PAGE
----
August 1, 2019
Energy Minister Dr Anthony Lynham paid a return visit to the Cooper’s Gap Wind Farm on Thursday to inspect progress on the site.
Dr Lynham’s first encounter with the wind farm was in February last year, when he helped turn the initial sod in tandem with South Burnett Mayor Keith Campbell and Western Downs Mayor Paul McVeigh.
While the official reason for his visit was to mark the start of the wind farm supplying power to the grid, he said he had a genuine, personal interest in seeing how the project was unfolding.
He admitted he was possibly Australia’s biggest fan of renewable energy and was confident the State Government’s target of supplying half of Queensland’s power requirements from renewable energy sources by 2030 would be achieved.
Coopers Gap was one of almost 30 renewable energy projects already under way in Queensland or in the final stages of approval.
Dr Lynham was keen to stress, however, that he also believed coal had a long future it and didn’t think the expansion of renewables would mean a reduction in coal mining.
“When Coopers Gap is finished it will supply as much energy as a coal-fired power station,” he said.
“But let’s not forget that 80 per cent of Queensland’s coal is metallurgical coal (ie. coal used in steel making), and we could be exporting it for the next 100 years.”
Dr Lynham said the State Government was also keenly aware of the importance of jobs in regional areas.
It had approved the controversial Adani coal mine in central Queensland chiefly because of the jobs it could bring to that area.
In the South Burnett, Coopers Gap will bring 20 full-time, permanent jobs when it comes into operation mid-way through next year, he said.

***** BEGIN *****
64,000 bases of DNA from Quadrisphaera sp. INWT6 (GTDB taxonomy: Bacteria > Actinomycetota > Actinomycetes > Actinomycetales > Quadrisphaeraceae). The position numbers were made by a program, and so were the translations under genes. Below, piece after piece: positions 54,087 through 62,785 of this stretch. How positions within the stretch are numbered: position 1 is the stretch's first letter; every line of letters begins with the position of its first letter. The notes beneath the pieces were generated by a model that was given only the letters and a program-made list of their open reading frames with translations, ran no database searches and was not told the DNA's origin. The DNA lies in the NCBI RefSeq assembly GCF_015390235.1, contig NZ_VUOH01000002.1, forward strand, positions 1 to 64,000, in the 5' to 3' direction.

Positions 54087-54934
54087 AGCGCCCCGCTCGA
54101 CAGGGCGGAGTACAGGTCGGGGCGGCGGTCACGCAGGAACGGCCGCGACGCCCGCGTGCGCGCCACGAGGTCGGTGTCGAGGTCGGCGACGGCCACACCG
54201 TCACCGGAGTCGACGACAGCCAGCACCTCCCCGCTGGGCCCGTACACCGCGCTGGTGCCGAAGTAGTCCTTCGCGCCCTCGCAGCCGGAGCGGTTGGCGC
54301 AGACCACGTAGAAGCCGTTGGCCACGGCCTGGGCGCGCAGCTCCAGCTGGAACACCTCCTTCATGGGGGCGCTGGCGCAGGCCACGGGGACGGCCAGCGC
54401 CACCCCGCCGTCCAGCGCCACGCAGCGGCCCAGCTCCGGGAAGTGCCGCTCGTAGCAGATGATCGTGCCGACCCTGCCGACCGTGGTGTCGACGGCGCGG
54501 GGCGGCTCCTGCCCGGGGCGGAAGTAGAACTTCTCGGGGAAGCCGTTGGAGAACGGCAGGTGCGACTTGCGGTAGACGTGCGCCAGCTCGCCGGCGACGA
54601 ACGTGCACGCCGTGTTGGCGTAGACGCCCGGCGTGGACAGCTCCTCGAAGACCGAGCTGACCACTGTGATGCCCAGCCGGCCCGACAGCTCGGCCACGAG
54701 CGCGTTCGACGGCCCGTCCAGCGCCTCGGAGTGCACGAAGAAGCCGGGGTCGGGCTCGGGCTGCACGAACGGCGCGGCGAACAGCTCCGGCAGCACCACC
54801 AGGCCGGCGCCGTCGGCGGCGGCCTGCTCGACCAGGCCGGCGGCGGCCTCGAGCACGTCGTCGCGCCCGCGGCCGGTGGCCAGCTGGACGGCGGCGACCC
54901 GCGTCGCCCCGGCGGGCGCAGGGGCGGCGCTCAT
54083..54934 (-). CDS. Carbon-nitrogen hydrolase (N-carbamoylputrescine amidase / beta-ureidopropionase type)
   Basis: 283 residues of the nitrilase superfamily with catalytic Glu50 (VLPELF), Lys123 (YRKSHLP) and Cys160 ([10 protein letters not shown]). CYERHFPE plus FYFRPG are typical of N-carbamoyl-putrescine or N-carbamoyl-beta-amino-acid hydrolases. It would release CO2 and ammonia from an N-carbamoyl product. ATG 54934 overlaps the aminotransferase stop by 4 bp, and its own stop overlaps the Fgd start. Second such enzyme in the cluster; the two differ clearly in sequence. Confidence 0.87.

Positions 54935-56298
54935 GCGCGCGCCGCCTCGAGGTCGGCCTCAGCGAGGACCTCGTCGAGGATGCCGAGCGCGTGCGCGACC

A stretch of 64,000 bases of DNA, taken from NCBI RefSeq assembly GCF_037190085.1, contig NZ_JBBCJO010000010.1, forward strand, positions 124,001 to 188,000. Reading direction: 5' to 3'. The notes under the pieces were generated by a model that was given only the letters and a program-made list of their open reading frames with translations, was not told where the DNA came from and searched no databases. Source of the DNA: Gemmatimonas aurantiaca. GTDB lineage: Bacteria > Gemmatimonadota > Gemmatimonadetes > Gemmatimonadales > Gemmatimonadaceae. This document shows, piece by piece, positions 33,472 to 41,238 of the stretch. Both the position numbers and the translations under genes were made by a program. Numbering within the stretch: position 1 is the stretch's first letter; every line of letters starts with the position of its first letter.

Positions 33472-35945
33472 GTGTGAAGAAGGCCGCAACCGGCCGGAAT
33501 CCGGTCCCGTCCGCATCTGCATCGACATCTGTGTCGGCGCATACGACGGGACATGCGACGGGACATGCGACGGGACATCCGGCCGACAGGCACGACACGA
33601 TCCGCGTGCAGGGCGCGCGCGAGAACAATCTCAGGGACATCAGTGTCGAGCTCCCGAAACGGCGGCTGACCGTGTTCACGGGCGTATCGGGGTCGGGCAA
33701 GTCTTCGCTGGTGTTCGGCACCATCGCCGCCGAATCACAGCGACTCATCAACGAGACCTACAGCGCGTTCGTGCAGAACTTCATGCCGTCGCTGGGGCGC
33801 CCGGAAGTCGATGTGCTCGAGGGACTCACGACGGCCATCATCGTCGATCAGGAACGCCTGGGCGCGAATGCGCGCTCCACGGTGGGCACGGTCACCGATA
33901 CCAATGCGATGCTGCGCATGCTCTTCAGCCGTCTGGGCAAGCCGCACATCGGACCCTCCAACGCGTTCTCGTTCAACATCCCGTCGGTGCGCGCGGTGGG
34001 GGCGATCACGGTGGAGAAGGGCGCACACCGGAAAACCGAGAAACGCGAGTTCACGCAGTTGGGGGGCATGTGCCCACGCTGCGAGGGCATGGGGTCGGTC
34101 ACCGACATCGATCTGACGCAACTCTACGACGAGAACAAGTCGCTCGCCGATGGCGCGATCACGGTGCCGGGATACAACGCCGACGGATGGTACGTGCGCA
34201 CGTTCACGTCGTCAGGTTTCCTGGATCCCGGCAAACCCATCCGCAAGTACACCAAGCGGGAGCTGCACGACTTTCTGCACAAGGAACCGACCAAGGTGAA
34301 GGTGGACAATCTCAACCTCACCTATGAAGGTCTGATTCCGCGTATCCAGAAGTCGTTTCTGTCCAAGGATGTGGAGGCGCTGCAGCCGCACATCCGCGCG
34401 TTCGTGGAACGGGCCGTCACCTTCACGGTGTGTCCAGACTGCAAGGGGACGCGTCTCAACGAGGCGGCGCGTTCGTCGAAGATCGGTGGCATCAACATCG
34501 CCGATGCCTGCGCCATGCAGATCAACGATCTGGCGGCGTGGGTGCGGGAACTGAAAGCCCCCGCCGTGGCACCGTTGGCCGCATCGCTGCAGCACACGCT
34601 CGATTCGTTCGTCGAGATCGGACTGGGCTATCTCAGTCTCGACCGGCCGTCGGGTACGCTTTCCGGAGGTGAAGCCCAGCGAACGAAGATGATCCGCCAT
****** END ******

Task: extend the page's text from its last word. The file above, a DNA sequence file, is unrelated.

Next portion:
And the recently approved Kingaroy Solar Farm would bring more jobs, which was something that shouldn’t be overlooked.
Dr Lynham said while there was still uncertainty in some quarters about adding renewables to the energy mix, he was confident this would disappear over the coming decade.
By 2030, he said, most Queenslanders would be eating Cornflakes at their breakfast tables unconcerned about where their power came from, and would be just as comfortable with renewable energy as they were with coal-fired power stations today.
Dr Lynham also ruled out a more aggressive renewable energy target and nuclear power.
“The Greens would like to see a higher renewable energy target by 2030 than the one we’ve set, but I think that would just lead to blackouts,” Dr Lynham said.
And nuclear power was too expensive and carried far too many risks.
Dr Lynham said the State Government had ruled both these options out, and was comfortable with its current mix of coal, wind, solar and hydro.
AGL’s Development and Construction General Manager Dave Johnson said AGL looked forward to safely completing the commissioning of Coopers Gap.
“We thank and greatly appreciate the continued support and co-operation of all key stakeholders such as the Queensland Government, the Western Downs and South Burnett Regional councils and local landowners, which have been crucial in getting to this stage,” Mr Johnson said.
“We also greatly appreciate the support and guidance of the Australian Energy Market Operator and Powerlink Queensland to finalise the grid connection and ensure the wind farm is safely commissioned.”
He said a significant proportion of the investment in this project from AGL and the Powering Australian Renewables Fund has been spent with local businesses and contractors.
“We’re also very pleased to announce that the Coopers Gap Wind Farm is now generating electricity for the National Electricity Market.
“Although the commissioning process is continuing, almost 50 of the 123 turbines have now been installed and at full capacity, this 453MW wind farm will generate enough electricity to power 264,000 average Australian homes.”
A 60-second video showing the Coopers Gap Wind Farm in late July, when 48 of the wind farm’s 123 turbines had been erected: